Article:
So I'm storing a matrix from 1 to 9 and then I'm specifying 3 rows. So 1 to 9 will give you a vector 1, 2, 3, 4, 5, 6, and all the way to 9.
One thing to also keep in mind is that R stores values in column-major format. So in other words, when you see 1 to 9, it's going to store them-- it's going to be 1, 2, 3 in the first column, and then it'll do 4, 5, 6 in the second column, and then 7, 8, 9 in the third column.
And here are some other common functions you can use. So dim mat, this will give you the dimensions of the matrix. It's going to return you a vector of the dimension. So in this case, because our matrix is 3 by 3, it's going to give you a numeric vector that's 3 3.
And here is just showing matrix multiplication. So usually, if you just do asterisk-- so mat asterisk mat-- this is going to be component-wise operation or what's called the Hadamard product. So it's going to do each element component-wise. However, if you want matrix multiplication-- so multiplying the first row times the second matrix's first column and so on-- you would use this percent operation.
And t of mat is just an operation for transpose. So I'm saying take the transpose in the matrix, multiply it by the matrix itself. And then it's going to return to you another 3 by 3 matrix showing the product you'd want.
And so that was matrix. Here is what's called a data frame. A data frame you can think of as a matrix, but each column itself is going to be of a different type.
So what's really cool about data frames is that in data analysis itself, you're going to have all this heterogeneous data and all these really messy things where each of the columns themselves can be of different types. So here I'm saying create a data frame, do ints from 1 to 3, and then also have a character vector. So I can index through each of these columns and then I'll get the values themselves. And you can also do some sort of operations on data frames. And most of the time when you're doing data analysis or some sort of preprocessing, you'll be working with these data structures where each column is going to be of a different type.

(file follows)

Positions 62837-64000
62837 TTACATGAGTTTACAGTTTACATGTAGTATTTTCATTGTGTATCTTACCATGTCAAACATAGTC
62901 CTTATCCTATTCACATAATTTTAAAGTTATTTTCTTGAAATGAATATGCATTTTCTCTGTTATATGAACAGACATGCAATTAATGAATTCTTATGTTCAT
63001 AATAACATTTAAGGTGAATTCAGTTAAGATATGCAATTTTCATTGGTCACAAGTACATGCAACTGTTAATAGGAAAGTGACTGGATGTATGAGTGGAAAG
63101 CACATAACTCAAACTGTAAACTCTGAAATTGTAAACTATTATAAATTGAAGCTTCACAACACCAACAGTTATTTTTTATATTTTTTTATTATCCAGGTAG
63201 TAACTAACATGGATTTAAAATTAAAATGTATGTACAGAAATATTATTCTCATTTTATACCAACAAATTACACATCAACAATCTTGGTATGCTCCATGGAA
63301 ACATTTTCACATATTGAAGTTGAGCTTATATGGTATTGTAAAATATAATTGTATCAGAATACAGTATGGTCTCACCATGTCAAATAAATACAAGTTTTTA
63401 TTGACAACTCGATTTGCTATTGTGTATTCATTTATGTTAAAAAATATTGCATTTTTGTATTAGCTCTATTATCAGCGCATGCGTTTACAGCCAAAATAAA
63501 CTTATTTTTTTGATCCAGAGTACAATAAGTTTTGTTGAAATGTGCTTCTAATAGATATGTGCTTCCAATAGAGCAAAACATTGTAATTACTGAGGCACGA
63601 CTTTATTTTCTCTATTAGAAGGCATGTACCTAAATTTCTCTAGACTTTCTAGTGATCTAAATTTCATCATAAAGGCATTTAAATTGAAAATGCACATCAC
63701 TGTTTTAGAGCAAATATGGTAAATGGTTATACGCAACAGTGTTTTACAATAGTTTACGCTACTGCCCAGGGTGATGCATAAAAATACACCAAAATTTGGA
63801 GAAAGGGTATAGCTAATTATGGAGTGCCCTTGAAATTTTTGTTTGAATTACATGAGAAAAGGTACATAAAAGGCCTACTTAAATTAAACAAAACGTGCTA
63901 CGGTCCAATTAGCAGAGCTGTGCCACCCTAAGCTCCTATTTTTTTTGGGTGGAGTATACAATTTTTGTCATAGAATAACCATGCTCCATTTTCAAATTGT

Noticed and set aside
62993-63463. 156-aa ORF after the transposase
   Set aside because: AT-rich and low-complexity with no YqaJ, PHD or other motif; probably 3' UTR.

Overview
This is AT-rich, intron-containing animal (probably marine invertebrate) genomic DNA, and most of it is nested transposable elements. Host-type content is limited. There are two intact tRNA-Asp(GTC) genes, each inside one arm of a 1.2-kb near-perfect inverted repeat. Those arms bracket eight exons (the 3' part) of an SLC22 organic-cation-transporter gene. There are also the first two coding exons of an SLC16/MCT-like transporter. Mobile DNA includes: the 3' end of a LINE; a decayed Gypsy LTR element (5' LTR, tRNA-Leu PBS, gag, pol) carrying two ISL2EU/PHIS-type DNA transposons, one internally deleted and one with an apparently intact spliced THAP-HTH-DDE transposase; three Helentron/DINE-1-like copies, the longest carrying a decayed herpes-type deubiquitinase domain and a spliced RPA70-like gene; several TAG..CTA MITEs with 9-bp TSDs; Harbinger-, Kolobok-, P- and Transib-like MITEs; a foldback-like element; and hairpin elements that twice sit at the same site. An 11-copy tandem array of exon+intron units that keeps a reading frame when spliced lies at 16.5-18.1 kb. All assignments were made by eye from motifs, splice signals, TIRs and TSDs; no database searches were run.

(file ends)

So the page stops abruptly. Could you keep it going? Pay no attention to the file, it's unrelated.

Finally, so these are essentially just the four essential objects in R. List will just collect any other objects you want. So it will store this into one variable that you can easily access.
So here, I'm taking a list. I'm saying stuff equals 3. So I'm going to have one element in the list, and this is called stuff, and it's going to have the value 3.
I can also create a matrix. So this is 1 to 4 and end row equals 2, so a 2 by 2 matrix. Also in the list and it's called mat. moreStuff, a character string, and even another list in itself.
So this is a list that's 5 and bear . So it has the value 5 and it has the character string bear and it's a list inside a list. So you can have these recursive things where you have another-- a type within the type. So similarly, you can have a matrix inside another matrix and so on. And a list is just a good way of collecting and aggregating all these different objects.
And finally, here is just help in case this was just gone over very quickly. So anytime you're confused about some sort of function, you can do help of that function. So you can do help matrix or a question mark matrix. And help and the question mark are just shorthand for the same thing so they're aliases.
lm is a function that just does a linear model. But if you just have no idea how that works, you can just do help of lm and that'll give you some sort of documentation that looks kind of like a man page in Unix, where you have a short description of what it does, also what its arguments are, what it returns, and just tips on how to use it, and some examples as well.
So let me go ahead and show some demo of using R. OK. So I went over very quickly just the data structures and some sort of the op-- some of the operations. Here is some functions.
So here I'm just going to define a function. So I'm also using assignment operator here, and then I'm saying declare it as a function. And it takes the value x. So this is any value you want and I'm going to return x itself. So this is the identity function.
And what's cool about this compared to other languages and another low-level languages is that x can be of any type itself and it'll return that type. So you can imagine-- so let me just run this quickly. Sorry.
So one thing I should also mention is that this editor I'm using is called rstudio. This is what's called an IDE. And one thing that's really nice about this is that it incorporates a lot of the things you want to do in R by itself just very intuitively.
So here is an interpreter console. So similarly, you can also get this console raw just by doing a capital R. And this is exactly the same thing as the console. So I can just do id function x, x, x. And then-- and then that will be fine itself.